House Panel Set to Advance 2024 Budget Bills to Floor

After near-five hour Friday hearing, House Rules Committee votes Saturday on four spending measures with eight more in limbo a week before fiscal year ends.
House Panel Set to Advance 2024 Budget Bills to Floor
Rep. Tom Cole (R-Okla.) speaks during a House Rules Committee meeting on measures giving working Americans and small businesses more health coverage options, protecting fiscally responsible people from being punished with higher mortgage fees, and condemning moves to use public school facilities to house illegal migrants in Congress in Washington on June 20, 2023. (Madalina Vasiliu/The Epoch Times)
John Haughey

The House Rules Committee will convene Saturday to approve four appropriations bills after reaching what appears to be grudging consensus on how the spending measures will be debated next week during a near-five hour Friday hearing.

If the four budget bills advance, the Republican-led House only needs to get eight more annual appropriations bills that constitute the federal budget to the floor, adopt all 12, negotiate with the Democrat-majority Senate to arrive at one spending plan, and then adopt that final budget before the fiscal year begins Oct. 1—next Saturday.

If the nation’s budget is not adopted by Sept. 30, much of the federal government is essentially defunded and must shut down beginning Oct. 1 unless the House and Senate agree to temporarily sustain funding through a continuing resolution (CR).

A proposed CR to keep the federal government running through October while the budget is pounded out failed last week.

“It is not our intent to have any votes tonight or do anything else. It would be our intent to come in tomorrow,” House Rules Committee Chair Rep. Tom Cole (R-Okla.) said, altering the 13-member panel led by nine Republicans that they’d be later notified when their Saturday hearing will convene.

Rare Rule Vote Failure

Much of the hearing focused on the House’s proposed $1.5 trillion Farm Bill, $91.5 billion Homeland Security budget, and $52.5 billion State Department spending plan.
The $886.3 billion National Defense Authorization Act (NDAA), or annual defense budget, was also on the agenda, although discussion about the must-pass appropriations bill was not related to its content but to process House conservatives want implemented to review spending bills.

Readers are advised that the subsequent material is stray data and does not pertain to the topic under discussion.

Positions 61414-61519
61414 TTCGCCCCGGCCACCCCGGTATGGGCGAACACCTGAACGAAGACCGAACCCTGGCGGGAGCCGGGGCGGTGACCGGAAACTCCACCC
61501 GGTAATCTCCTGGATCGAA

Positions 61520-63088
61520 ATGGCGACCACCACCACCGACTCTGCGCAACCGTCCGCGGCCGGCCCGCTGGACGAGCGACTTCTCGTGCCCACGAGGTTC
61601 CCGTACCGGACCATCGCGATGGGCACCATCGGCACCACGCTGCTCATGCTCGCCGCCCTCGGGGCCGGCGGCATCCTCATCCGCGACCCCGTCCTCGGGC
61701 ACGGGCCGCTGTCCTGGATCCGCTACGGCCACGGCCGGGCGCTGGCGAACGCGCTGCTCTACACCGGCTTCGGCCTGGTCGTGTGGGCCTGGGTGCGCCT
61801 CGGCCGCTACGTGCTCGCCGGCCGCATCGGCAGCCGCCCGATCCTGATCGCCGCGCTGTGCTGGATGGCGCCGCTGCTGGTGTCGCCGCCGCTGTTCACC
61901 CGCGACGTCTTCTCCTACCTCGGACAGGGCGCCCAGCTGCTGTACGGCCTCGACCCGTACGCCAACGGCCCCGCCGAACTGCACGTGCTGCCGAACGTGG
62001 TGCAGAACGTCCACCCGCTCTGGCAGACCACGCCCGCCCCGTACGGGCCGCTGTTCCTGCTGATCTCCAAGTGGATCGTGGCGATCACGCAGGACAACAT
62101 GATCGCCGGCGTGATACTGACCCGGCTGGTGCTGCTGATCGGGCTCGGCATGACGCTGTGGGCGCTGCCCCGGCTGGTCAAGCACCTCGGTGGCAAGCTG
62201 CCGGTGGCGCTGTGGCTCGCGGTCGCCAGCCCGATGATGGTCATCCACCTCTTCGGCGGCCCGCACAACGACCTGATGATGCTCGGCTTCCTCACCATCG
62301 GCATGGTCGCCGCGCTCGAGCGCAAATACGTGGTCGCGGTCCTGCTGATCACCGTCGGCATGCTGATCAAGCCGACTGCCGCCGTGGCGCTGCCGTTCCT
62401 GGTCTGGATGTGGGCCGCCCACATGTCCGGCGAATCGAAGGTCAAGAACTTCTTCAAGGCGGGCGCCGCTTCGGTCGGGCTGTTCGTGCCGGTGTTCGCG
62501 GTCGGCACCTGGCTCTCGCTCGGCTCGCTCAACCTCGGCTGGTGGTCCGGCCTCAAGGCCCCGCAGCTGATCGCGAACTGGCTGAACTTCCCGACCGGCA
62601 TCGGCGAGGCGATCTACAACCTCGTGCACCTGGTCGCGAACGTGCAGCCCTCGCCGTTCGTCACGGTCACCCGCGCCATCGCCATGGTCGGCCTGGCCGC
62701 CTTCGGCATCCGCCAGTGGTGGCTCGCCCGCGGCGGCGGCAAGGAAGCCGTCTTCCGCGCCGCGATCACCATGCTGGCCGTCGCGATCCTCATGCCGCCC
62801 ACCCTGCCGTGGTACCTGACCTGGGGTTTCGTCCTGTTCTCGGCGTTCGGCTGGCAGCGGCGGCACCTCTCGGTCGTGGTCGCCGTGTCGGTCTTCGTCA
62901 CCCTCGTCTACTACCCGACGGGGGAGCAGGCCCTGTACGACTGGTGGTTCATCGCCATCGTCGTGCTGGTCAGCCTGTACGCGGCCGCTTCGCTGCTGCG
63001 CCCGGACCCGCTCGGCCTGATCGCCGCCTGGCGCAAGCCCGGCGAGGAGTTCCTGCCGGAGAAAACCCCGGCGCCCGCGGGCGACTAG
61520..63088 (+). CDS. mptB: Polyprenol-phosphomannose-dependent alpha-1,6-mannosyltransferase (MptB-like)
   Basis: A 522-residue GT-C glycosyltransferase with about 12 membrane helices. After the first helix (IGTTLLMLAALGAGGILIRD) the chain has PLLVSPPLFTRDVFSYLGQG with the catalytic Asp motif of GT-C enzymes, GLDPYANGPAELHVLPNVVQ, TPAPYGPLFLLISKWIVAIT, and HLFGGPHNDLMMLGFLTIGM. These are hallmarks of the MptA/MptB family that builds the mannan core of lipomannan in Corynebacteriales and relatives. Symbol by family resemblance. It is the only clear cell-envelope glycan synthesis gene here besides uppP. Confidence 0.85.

The NDAA had been set for a Sept. 20 floor vote but was kicked back to the House Rules committee when a vote to deliberate the spending measure under “suspended rule” failed.

The House has two ways to pass legislation, including appropriations bills: Putting bills directly onto the floor for an up-or-down vote or vetting it first in the House Rules Committee.

Bills put directly onto the floor are passed “under suspension of the rule” and require a two-thirds majority—291 of 435 votes—to pass. Bills that go through the Rules Committee can be adopted with a simple majority vote.

Because it is easier to pass bills with 218 votes than 291, especially when they are controversial and the majority party has a narrow advantage, running them first through the House Rules Committee is how conservatives want the bills placed on the floor under the procedural rule.

After the Rules Committee debates and passes “the rule,” bills adopted “under the rule” advance to the House floor, where all 12 measures are individually debated and voted on with only a simple majority necessary for adoption.

On Sept. 20, five Republicans joined Democrats in voting against the rule, blocking the floor introduction of the NDAA, sustaining objections to the level of discretionary spending in the overall budget. They are demanding a further $1.471 trillion in cuts.